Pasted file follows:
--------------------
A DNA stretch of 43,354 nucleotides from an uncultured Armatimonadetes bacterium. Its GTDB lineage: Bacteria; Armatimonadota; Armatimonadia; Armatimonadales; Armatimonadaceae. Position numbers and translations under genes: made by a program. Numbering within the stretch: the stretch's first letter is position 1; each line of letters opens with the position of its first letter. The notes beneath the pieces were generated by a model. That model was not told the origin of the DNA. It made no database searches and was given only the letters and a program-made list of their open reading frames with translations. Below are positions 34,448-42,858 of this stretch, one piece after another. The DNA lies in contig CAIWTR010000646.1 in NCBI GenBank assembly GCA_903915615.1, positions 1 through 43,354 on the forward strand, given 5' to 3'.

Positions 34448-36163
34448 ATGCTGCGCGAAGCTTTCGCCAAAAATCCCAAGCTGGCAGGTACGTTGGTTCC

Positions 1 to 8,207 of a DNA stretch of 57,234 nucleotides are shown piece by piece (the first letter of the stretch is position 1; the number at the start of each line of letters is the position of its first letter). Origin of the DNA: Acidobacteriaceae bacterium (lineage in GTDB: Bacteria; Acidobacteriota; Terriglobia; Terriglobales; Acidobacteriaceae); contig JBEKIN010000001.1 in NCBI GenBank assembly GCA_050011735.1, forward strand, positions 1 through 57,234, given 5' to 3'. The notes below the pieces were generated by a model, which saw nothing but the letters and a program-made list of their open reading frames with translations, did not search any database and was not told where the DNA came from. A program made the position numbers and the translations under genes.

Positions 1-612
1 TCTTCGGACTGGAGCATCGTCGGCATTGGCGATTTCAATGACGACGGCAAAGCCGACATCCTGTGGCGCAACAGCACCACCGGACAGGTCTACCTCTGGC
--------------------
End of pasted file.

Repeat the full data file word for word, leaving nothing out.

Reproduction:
A DNA stretch of 43,354 nucleotides from an uncultured Armatimonadetes bacterium. Its GTDB lineage: Bacteria; Armatimonadota; Armatimonadia; Armatimonadales; Armatimonadaceae. Position numbers and translations under genes: made by a program. Numbering within the stretch: the stretch's first letter is position 1; each line of letters opens with the position of its first letter. The notes beneath the pieces were generated by a model. That model was not told the origin of the DNA. It made no database searches and was given only the letters and a program-made list of their open reading frames with translations. Below are positions 34,448-42,858 of this stretch, one piece after another. The DNA lies in contig CAIWTR010000646.1 in NCBI GenBank assembly GCA_903915615.1, positions 1 through 43,354 on the forward strand, given 5' to 3'.

Positions 34448-36163
34448 ATGCTGCGCGAAGCTTTCGCCAAAAATCCCAAGCTGGCAGGTACGTTGGTTCC

Positions 1 to 8,207 of a DNA stretch of 57,234 nucleotides are shown piece by piece (the first letter of the stretch is position 1; the number at the start of each line of letters is the position of its first letter). Origin of the DNA: Acidobacteriaceae bacterium (lineage in GTDB: Bacteria; Acidobacteriota; Terriglobia; Terriglobales; Acidobacteriaceae); contig JBEKIN010000001.1 in NCBI GenBank assembly GCA_050011735.1, forward strand, positions 1 through 57,234, given 5' to 3'. The notes below the pieces were generated by a model, which saw nothing but the letters and a program-made list of their open reading frames with translations, did not search any database and was not told where the DNA came from. A program made the position numbers and the translations under genes.

Positions 1-612
1 TCTTCGGACTGGAGCATCGTCGGCATTGGCGATTTCAATGACGACGGCAAAGCCGACATCCTGTGGCGCAACAGCACCACCGGACAGGTCTACCTCTGGC